TWU

Delivering 2020 to Achieve 2035




TWU National Council met in Adelaide this year to discuss the campaigns underway that are delivering the union’s 2035 Vision for better jobs and conditions for transport workers. We are making great progress in the 2020 stage of our plan, such as: taking on the economic employers; setting industry standards; building sector strength; and making the industry fight global.
 
Keynote speeches during the week included ALP deputy leader, Tanya Plibersek; ACTU Secretary Sally McManus; former foreign minister Bob Carr; ALP SA leader Peter Malinauskas; Bob Katter MP; Senators Alex Gallacher and Glenn Sterle; Australian Workers’ Union National Secretary Daniel Walton, and Transport Workers’ Union National Secretary Tony Sheldon.


Here are some highlights of this year’s TWU National Council:
 
1. Coles-TWU Agreement – to Ensure Safety & Fairness in the Coles Supply Chain & On-demand Economy
 

Coles and the TWU have signed two important Statements of Principles that will ensure safe and fair conditions for workers in the Coles supply chain and the on-demand economy.
 
The first Statement, signed at TWU National Council in Adelaide by Coles Managing Director John Durkan and TWU National Secretary Tony Sheldon, includes five principles to ensure safety and fairness for transport workers within the Coles supply chain.
 
A separate Statement of Principles about workers in the on-demand economy recognises that workers in the on-demand economy are involved in a rapidly changing workplace environment, but this doesn’t mean artificial terms for workers should limit their access to appropriate entitlements such as leave, proper payment, superannuation, safe working conditions and representation.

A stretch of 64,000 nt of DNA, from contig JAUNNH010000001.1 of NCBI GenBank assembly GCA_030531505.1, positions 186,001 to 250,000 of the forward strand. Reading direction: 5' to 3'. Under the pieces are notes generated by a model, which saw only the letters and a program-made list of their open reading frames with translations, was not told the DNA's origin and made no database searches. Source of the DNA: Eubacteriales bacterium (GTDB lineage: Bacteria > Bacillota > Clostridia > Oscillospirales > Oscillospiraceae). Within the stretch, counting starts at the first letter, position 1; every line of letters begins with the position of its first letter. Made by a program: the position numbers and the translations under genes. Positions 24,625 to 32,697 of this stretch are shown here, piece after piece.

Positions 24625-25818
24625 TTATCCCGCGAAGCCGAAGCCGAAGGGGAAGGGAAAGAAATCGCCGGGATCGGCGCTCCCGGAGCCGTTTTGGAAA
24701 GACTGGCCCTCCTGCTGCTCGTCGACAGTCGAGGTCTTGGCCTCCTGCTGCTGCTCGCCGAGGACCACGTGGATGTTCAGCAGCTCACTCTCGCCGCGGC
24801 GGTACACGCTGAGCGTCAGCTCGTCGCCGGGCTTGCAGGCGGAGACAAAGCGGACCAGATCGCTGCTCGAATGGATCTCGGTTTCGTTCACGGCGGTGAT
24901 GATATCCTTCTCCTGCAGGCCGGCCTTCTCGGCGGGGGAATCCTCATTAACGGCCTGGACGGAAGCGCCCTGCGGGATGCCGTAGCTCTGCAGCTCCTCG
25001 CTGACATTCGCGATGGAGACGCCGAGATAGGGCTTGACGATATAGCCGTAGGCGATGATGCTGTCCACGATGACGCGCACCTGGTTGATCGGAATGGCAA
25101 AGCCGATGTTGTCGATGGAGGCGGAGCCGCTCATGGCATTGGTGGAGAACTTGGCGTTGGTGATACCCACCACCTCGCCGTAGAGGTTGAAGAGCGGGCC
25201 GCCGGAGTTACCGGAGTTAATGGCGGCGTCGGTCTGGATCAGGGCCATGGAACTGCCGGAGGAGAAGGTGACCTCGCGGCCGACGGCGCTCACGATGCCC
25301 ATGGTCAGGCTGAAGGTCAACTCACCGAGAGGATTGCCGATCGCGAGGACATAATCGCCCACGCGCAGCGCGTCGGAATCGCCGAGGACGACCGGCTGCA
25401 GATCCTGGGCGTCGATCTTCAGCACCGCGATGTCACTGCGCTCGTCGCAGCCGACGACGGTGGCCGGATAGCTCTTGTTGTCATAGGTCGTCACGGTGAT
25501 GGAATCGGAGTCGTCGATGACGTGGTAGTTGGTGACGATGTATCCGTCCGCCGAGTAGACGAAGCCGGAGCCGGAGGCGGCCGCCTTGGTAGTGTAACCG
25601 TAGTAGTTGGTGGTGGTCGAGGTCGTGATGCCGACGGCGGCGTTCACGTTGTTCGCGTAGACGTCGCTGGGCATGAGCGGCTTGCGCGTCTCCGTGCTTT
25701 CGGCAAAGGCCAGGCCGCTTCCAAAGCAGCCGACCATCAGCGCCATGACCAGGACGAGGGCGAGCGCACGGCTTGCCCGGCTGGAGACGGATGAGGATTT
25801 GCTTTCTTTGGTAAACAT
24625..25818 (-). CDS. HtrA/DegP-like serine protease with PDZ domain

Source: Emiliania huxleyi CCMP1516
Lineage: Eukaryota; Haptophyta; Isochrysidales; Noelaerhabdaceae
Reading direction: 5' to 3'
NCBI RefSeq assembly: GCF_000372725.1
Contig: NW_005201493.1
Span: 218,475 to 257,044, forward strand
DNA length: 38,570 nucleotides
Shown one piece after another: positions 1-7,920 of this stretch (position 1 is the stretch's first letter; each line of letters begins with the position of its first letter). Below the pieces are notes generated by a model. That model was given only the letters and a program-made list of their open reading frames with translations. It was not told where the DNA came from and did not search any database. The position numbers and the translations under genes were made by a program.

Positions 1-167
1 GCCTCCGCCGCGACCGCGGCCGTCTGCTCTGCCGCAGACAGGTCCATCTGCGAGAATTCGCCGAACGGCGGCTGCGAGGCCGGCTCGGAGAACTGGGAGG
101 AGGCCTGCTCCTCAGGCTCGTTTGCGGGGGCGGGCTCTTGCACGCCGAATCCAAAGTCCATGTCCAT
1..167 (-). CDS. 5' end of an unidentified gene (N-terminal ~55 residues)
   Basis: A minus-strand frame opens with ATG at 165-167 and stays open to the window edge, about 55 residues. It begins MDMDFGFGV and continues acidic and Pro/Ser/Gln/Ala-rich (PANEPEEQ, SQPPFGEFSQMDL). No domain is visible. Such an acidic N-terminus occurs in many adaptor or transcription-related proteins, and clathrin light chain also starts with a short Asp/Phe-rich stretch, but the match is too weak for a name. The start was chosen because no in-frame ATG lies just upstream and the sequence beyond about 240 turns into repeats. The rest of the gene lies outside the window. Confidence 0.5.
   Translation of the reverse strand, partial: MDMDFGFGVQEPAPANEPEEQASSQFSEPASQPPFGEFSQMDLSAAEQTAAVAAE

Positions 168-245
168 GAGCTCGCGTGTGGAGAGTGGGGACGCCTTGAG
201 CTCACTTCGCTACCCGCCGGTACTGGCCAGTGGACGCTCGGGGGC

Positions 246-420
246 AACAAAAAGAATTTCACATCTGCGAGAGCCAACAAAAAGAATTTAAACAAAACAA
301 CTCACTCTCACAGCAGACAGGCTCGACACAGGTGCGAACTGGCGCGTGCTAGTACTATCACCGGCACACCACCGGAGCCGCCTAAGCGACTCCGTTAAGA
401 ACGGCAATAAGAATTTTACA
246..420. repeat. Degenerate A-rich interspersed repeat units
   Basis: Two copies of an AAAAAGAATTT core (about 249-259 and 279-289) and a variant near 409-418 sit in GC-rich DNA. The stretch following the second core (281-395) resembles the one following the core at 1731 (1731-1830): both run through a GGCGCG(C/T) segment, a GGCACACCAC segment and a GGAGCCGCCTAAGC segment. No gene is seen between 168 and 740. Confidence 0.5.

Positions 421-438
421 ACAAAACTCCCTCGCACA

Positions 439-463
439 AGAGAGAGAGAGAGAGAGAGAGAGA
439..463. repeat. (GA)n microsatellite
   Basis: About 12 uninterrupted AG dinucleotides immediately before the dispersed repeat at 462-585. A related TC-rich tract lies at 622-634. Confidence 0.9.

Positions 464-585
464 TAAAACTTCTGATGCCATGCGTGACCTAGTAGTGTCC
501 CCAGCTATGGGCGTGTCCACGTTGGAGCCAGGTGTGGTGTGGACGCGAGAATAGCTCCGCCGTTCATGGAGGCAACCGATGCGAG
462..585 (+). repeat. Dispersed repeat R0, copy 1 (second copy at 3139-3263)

“This is a major positive for all transport workers – whether in traditional industries or the on-demand economy. Coles and the TWU are saying through these principles that there is no higher priority than safety and fairness in the Coles supply chain and the on-demand economy,” said TWU National Secretary Tony Sheldon.




 
 
2. Toll Global Charter Launch in Australia
 

A global Charter ensuring safe and fair working standards across Toll Group’s global network has been launched in Australia during the TWU National Council period.
 
The Charter will cover all Toll employees across its 1,200 sites in 50 countries, follows negotiations between Toll, the Transport Workers’ Union, the International Transport Workers’ Federation (ITF) and its other affiliated unions.
 
Under the charter, Toll, which represents 44,000 workers in road transport and distribution, logistics, supply chain and warehousing, has committed to making a significant investment in the development and implementation of a global project that will raise standards and safety in its main sectors.
 
TWU National Secretary Tony Sheldon said: “Toll’s employees are intrinsic to ensuring the success of the company. This Charter shows Toll’s commitment to its employees and its promise to put fairness and safety at the heart of its operations.”
 
The TWU is also working with Toll and unions in the US over worker rights, safety and fairness at sites in California.



 
3. Airbnb-TWU Agreement – Let’s start a race to the top in the gig economy
 

A ground-breaking agreement between the Transport Workers’ Union and Airbnb will see the home sharing platform actively promote package and food delivery companies that adhere to safe rates of pay and union conditions, and the TWU endorse Airbnb for promoting humane labour standards.
 
“Airbnb’s decision to sign this agreement is a stark contrast to many gig economy platforms which are built on unravelling fair rates of pay and hard-won conditions,” said Tony Sheldon, TWU National Secretary.
 
“With Airbnb we are encouraging a race to the top. Under this agreement a package or food delivery company that demonstrates it pays safe rates of pay and observes decent employment conditions will be actively promoted by Airbnb.”
 
While the agreement will initially focus on food and package delivery, it will eventually expand to other parts of the transport industry.